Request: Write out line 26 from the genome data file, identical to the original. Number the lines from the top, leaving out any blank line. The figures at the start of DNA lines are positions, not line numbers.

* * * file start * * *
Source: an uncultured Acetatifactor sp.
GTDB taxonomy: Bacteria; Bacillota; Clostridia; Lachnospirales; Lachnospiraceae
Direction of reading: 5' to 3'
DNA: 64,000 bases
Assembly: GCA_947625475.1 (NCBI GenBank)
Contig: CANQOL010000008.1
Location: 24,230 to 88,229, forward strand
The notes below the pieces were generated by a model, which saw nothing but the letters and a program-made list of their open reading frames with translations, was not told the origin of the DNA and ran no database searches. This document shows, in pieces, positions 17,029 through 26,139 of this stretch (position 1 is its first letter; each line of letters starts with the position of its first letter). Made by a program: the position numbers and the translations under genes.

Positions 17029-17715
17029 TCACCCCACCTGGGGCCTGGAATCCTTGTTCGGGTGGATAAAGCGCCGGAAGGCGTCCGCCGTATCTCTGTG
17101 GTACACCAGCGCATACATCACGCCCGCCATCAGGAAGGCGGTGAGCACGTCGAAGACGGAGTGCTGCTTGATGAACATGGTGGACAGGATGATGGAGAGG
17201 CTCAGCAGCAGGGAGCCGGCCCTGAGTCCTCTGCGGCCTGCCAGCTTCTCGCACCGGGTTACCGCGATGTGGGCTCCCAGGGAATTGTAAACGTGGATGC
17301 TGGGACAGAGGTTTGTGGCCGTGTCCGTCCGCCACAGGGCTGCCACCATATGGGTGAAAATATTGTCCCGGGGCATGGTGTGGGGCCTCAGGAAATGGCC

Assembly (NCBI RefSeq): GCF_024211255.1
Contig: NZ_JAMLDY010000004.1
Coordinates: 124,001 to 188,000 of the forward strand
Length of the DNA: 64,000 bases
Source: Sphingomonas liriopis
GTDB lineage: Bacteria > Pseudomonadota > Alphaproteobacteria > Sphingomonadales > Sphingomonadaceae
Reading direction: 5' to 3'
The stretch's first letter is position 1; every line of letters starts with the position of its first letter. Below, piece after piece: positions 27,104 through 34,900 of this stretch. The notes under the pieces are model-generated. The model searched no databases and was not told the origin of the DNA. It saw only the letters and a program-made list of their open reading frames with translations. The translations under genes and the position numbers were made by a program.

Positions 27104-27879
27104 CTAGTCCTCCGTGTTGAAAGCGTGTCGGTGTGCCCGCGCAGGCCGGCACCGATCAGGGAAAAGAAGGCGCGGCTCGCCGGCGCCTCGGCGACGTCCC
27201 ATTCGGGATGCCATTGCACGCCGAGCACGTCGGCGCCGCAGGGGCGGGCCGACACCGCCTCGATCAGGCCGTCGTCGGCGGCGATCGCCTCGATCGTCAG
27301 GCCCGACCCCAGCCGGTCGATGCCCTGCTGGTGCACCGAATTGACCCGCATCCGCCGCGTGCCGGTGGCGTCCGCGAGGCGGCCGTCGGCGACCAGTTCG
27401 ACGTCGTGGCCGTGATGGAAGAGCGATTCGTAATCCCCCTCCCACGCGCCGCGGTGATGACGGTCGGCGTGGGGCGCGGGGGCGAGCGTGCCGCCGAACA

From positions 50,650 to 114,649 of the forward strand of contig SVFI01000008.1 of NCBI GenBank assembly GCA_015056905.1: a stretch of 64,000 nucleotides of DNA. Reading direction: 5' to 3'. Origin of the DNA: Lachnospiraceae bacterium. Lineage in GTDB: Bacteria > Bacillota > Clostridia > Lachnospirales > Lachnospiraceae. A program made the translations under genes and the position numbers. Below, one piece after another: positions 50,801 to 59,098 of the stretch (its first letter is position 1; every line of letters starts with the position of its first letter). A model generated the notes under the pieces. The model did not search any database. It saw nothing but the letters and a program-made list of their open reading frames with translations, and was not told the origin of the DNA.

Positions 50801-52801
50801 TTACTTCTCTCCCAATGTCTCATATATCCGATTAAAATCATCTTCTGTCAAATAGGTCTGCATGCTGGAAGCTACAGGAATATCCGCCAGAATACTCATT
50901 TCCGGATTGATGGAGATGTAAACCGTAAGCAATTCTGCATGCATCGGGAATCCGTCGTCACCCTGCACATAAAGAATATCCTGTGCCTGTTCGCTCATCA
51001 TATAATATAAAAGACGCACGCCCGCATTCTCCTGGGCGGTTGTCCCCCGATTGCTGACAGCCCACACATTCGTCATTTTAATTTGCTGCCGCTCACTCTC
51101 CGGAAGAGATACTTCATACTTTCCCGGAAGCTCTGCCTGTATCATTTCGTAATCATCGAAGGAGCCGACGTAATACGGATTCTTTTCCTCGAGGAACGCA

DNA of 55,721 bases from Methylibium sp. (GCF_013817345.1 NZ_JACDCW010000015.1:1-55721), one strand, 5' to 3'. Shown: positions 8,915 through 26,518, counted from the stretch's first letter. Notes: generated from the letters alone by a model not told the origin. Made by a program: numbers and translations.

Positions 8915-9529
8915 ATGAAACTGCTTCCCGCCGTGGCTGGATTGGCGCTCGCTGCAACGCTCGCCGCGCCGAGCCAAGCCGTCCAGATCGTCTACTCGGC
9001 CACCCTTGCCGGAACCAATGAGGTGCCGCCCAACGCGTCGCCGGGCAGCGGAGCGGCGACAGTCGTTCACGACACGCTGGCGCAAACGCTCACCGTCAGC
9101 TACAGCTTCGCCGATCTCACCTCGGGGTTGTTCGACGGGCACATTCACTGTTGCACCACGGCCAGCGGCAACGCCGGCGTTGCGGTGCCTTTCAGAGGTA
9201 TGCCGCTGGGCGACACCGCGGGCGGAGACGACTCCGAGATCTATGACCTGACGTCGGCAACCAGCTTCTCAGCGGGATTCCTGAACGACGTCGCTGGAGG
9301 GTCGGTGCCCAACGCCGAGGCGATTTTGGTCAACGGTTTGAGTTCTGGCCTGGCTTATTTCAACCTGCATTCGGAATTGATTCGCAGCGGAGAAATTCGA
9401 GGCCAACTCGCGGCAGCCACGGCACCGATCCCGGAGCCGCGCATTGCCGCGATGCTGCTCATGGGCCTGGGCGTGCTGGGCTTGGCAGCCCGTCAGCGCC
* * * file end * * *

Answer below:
27401 ACGTCGTGGCCGTGATGGAAGAGCGATTCGTAATCCCCCTCCCACGCGCCGCGGTGATGACGGTCGGCGTGGGGCGCGGGGGCGAGCGTGCCGCCGAACA